We are grateful to Scott R. Ferris and Richard V. West for preparing the following essay:
On April 19, 1911 Rockwell and Kathleen Whiting Kent’s daughter, Kathleen, was born prematurely. With the frail baby and weakened mother both in need of medical attention, Kent sought financial assistance from the art dealer, William Macbeth. Macbeth, who had handled the artist’s work, was then storing some of his paintings. Macbeth offered $500: The artist, in turn, permitted Macbeth to select what he considered to be the financial equivalent. To Kent’s surprise he selected 13 paintings, including many of which were his finest works–among them Afternoon on the Sea (Fine Arts Museums of San Francisco, California), Toiling on the Sea (New Britain Museum of American Art, Connecticut), Road Breaking and Burial of a Young Man (both, Phillips Collection, Washington, D.C.) and this painting, Snow Squalls.
Macbeth Gallery acknowledged years later–on June 2, 1930–that they sold many of these paintings to another of Kent’s dealers, Charles Daniel.
In a March 25, 1953 letter to Kent, Eleanor Wierum Hall wrote: “sometime during the 1920s my father, the late Otto Wierum, bought a large landscape of yours, Snow Squalls in the Berkshires, painted from the back of his house in Berkshire [Massachusetts], looking southeast across the snow covered fields and valleys, to the hills beyond.” Kent responded, acknowledging that he and Kathleen had lived with the Wierums’ shortly after they were married.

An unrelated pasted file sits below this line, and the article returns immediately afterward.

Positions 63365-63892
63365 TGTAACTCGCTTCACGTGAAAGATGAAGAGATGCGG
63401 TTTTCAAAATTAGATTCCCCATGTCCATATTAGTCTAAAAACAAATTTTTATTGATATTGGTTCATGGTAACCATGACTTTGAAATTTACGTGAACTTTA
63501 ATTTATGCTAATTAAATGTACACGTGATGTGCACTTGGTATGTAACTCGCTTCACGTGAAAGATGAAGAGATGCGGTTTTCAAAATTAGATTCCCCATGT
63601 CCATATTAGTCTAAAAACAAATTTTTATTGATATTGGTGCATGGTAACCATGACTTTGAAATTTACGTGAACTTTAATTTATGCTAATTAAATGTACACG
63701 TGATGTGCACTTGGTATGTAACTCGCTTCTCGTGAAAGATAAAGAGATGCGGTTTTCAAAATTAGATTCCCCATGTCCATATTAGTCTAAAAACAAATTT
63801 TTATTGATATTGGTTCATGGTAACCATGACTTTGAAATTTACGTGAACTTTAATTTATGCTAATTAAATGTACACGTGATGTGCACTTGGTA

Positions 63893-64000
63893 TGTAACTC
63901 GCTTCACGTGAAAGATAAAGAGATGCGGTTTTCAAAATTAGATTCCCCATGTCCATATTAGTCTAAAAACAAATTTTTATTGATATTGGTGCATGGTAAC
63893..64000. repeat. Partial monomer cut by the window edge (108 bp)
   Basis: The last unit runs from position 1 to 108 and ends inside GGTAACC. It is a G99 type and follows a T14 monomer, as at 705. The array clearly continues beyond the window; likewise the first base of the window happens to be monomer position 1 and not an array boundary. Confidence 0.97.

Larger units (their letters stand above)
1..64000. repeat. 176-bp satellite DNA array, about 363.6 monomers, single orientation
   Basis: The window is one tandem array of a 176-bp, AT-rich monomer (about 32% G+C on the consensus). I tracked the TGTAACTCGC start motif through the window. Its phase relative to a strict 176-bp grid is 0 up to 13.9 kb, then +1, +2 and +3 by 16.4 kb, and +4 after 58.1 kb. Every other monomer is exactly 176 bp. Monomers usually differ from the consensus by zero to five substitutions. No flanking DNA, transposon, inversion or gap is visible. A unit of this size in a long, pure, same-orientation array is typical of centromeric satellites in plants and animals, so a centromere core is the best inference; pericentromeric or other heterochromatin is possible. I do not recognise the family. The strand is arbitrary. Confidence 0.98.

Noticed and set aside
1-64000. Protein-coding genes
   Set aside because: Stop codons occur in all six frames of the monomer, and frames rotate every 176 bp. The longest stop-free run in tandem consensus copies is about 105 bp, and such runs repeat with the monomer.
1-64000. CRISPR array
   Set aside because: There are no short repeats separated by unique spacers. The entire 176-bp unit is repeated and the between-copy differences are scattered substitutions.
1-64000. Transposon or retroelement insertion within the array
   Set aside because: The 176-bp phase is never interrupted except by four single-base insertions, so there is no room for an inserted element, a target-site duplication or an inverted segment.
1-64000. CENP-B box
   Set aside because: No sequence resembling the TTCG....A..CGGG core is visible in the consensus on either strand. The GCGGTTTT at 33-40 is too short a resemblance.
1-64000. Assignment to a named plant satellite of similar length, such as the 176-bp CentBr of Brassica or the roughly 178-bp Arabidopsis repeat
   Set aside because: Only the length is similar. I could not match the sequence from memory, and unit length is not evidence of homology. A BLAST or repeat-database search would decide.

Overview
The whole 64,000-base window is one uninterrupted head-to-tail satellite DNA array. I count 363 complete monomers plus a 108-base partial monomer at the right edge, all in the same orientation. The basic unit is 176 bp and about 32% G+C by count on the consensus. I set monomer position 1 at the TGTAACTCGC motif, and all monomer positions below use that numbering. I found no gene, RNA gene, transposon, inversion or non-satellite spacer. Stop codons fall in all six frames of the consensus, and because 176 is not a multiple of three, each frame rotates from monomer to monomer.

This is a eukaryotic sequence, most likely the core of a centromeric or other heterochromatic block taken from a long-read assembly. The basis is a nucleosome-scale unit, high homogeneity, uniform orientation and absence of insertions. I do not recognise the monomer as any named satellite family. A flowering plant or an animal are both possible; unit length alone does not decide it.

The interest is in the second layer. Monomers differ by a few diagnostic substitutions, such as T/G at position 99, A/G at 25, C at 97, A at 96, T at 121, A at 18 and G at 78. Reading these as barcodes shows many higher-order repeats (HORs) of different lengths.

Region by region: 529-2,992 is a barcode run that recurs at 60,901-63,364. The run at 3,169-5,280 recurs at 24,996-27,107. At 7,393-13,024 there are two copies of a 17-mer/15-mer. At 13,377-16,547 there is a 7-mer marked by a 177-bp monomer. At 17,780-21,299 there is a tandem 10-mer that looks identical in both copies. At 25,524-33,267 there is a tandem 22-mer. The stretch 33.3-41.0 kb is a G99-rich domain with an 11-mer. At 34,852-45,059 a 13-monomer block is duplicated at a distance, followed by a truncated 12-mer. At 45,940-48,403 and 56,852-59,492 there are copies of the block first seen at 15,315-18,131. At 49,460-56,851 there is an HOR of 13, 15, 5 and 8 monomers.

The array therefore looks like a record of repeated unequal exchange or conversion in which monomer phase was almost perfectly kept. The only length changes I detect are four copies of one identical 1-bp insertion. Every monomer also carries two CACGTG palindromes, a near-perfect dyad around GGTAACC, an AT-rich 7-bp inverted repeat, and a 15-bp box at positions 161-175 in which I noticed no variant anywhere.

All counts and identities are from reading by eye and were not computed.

The landscape depicted in Snow Squalls, around the Wierum and Whiting homes, is located in the vicinity of Mount Greylock, Massachusetts–near where Herman Melville wrote Moby-Dick, which Kent illustrated, to great acclaim, in 1930. Kent recalled the winter scene in his autobiography, It’s Me O Lord, as such: “…Lovely as I was to come to know that landscape to be… in winter, naked, stark, and as though carved in marble. So loving it, loving the glare of sunlight on the snow, loving the blue shadows, loving the forms that cast them and the deeps of space their blue reflected, loving that world in sunshine and under clouds, loving all the world and life and Kathleen, I painted" (It’s Me O Lord, New York, 1955, p. 186).
Other works from the artist's 1909 series dedicated to the Berkshires include Berkshire Winter (The Metropolitan Museum of Art, New York), Snow Fields (Winter in the Berkshires) (Smithsonian American Art Museum, Washington, D.C.), and Berkshire Hills (Williams College Museum of Art, Williamstown, Massachusetts).